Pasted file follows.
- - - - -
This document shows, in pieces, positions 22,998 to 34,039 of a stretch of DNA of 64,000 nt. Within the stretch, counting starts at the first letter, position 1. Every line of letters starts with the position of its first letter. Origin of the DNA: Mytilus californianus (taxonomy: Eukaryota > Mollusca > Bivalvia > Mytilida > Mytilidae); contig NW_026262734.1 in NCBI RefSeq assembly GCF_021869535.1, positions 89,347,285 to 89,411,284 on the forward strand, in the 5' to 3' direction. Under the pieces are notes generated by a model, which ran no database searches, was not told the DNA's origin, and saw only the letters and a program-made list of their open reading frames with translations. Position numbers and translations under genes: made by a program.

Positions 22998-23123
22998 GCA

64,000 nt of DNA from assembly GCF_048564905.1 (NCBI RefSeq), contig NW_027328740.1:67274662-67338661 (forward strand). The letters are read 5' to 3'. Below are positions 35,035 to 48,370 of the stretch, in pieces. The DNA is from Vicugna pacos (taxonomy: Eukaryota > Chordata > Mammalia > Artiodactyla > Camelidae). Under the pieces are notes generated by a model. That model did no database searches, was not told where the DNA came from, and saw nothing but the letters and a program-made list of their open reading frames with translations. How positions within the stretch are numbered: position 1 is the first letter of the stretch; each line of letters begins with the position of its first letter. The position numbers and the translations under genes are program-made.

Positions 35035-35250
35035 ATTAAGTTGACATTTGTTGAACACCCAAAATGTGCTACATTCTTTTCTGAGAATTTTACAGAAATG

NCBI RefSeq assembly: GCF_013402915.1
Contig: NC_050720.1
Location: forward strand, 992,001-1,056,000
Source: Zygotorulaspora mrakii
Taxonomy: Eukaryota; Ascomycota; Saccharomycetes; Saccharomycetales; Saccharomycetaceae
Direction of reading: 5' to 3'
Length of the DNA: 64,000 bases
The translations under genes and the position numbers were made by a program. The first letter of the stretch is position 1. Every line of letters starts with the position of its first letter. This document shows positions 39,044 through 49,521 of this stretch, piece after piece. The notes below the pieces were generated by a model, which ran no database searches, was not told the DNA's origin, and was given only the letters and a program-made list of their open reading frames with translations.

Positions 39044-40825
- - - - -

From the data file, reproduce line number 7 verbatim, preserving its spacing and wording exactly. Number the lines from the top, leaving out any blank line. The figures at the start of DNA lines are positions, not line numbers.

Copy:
NCBI RefSeq assembly: GCF_013402915.1